By Summer Griffin
This was not what I expected from a film called Cuties. It was about as far from cute as a film could get. I went into this film not knowing anything about the subject matter or the controversy surrounding it. Honestly, I was just a French language student excited for a new French film release. When I read the description of the film on Netflix, I got the impression that I was about to watch a French tween version of Step Up. The film follows 11-year-old Amy, a Senegalese immigrant in France, as she joins tween dance troupe Cuties in their mission to win a Parisian dance contest. This is not a cute dance flick. This film deals with uncomfortable, heavy topics, and it doesn’t treat them with the sensitivity that they require.
Cuties led to #cancelNetflix trending on Twitter in the US. There is one reason for this: the hyper sexualisation of children. There are two main arguments filling up the internet about Cuties. On one side, people are outraged. The film exploits and sexualises 11-year-old girls. It is a film that many people say apologises for paedophilia. On the other hand, there are those who argue that the film is showing the reality of our society, and that it is presenting this issue in order to condemn the hyper sexualisation of young girls. Some say that we need to open our eyes, that to denounce this film as apologising for paedophilia, is shooting the messenger. This is a film made to make people uncomfortable in order to make a point. I believe that the intention of director Maïmouna Doucouré was to present this as an issue that needs to be addressed within society. In interviews, she has explained that much of the film is based on her own experiences as a young Senegalese girl in France. She shows young girls dancing in an overly sexual manner in order to draw attention to a growing trend in society that she herself has experienced. Children are being influenced by social media and music videos to aspire to being sexy, well before adulthood.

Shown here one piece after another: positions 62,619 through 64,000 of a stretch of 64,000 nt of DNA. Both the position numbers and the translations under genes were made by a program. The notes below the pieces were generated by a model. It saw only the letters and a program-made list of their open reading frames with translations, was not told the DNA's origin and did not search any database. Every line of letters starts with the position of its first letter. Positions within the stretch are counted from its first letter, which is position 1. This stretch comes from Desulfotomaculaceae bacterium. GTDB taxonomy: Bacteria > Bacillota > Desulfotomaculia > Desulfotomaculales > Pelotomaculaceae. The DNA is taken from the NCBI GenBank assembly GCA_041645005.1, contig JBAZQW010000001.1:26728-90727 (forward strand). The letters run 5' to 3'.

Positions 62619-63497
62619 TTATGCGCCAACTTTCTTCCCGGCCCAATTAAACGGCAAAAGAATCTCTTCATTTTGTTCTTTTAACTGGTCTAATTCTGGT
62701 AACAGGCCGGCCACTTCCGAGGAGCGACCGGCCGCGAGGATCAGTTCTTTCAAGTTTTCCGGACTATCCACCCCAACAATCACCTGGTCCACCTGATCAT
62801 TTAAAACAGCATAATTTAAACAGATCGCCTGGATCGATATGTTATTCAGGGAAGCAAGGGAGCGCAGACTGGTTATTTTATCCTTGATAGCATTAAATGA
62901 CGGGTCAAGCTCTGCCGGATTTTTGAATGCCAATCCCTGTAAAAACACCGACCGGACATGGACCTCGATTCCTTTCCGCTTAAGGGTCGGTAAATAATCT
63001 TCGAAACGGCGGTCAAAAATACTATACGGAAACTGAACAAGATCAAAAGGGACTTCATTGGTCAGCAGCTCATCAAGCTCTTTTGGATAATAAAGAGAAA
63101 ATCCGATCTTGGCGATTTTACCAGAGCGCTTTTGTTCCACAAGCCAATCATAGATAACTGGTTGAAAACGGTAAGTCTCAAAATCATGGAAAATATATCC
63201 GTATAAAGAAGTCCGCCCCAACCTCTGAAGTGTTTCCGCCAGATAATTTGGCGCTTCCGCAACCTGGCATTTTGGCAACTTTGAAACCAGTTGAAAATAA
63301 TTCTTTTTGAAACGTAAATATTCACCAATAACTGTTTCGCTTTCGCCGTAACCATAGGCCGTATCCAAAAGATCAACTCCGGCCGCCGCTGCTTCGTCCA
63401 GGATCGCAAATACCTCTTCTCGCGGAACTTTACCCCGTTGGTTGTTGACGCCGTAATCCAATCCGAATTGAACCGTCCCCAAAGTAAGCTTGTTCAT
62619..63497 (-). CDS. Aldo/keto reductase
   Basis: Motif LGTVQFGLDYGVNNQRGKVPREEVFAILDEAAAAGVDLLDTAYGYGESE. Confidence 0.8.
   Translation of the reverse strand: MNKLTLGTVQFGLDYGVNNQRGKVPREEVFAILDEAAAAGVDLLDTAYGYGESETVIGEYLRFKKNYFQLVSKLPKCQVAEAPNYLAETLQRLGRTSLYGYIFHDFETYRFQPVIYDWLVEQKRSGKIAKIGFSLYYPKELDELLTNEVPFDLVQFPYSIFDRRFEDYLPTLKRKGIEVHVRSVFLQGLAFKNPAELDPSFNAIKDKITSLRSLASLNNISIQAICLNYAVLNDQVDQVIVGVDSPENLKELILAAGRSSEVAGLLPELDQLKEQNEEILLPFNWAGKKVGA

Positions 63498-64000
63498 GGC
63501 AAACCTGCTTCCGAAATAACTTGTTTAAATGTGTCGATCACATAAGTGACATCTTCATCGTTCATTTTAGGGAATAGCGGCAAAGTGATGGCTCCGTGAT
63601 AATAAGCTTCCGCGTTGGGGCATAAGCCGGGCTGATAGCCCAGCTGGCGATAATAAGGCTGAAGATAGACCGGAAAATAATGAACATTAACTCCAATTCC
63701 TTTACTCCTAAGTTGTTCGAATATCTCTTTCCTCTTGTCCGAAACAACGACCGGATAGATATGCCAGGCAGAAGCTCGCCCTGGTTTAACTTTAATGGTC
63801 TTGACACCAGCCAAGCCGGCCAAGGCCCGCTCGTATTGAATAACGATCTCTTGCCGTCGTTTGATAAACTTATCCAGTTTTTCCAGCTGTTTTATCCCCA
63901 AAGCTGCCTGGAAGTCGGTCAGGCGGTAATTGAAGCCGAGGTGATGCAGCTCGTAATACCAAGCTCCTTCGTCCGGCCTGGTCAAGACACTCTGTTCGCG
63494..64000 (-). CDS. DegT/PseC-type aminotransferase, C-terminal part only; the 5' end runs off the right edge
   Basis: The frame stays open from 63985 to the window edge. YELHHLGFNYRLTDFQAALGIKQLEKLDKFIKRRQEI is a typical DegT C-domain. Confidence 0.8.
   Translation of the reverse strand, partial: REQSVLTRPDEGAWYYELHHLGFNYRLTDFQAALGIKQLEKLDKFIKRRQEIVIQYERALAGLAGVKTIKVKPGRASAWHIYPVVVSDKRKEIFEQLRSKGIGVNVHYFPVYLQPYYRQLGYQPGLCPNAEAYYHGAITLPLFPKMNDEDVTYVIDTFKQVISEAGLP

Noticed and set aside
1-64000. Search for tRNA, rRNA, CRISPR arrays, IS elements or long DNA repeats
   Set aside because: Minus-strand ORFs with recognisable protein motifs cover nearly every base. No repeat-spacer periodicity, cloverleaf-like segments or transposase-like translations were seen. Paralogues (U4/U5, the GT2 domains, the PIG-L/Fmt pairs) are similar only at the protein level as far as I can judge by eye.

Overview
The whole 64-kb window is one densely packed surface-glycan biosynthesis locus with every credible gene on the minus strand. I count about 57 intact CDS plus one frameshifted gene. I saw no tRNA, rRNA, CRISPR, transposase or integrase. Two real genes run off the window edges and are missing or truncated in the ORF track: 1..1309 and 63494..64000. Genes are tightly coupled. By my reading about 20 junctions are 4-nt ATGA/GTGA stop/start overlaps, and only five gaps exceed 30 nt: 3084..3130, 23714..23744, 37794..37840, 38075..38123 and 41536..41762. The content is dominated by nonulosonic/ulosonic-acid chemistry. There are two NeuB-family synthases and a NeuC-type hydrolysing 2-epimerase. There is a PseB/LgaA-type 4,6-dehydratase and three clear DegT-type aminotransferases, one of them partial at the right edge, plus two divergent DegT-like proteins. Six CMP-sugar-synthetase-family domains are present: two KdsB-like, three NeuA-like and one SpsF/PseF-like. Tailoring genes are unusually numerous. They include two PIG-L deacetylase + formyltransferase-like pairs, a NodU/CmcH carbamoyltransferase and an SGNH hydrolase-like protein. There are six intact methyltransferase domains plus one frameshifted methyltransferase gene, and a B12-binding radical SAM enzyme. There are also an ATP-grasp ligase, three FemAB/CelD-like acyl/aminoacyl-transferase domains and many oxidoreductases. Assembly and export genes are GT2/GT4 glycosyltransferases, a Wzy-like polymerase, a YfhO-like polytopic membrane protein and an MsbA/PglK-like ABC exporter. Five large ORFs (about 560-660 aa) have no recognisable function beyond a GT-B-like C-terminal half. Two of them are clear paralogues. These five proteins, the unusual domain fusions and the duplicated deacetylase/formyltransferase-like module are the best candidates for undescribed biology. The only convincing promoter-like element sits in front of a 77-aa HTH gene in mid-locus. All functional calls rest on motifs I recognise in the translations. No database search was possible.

However, this is a very sensitive subject matter, and it could have been handled better. It does deserve the level of controversy it has attracted. Lengthy dance sequences with camera angles focused on the young girl’s crotches seemed gratuitous; they took it too far. There were moments that definitely crossed the line from representing the reality of society, to exploiting the young actresses in the movie. Treated with more care and sensitivity this could have been a huge success and effectively highlighted an important societal issue, but it missed the mark.
Unfortunately, due to the controversy surrounding hyper sexualisation, the second key theme of the film has been largely overlooked in the media. The film centres on a Senegalese family living in France. The family has been rocked by the father’s choice to take a second wife and this leads to much of the central conflict of the film. Young Amy struggles with her family situation and tries to reconcile her family’s culture, with the culture of their new home: France. This aspect of the film was brilliantly executed. The experience of being from neither here nor there is common to a growing number of people in the modern world. Maïmouna Doucouré beautifully portrays the difficulty of reconciling two very different cultures, and I am sure this will be largely appreciated by countless second-generation immigrants.
Overall, this was a disappointing movie. Not because it wasn’t beautifully directed, not because the young actresses weren’t brilliant, and not because the plot was uninteresting and irrelevant. Cuties succeeded in all of these areas.
What let the film down was its clumsy handling of a topic which needed to be treated with the utmost care. Do better, Cuties.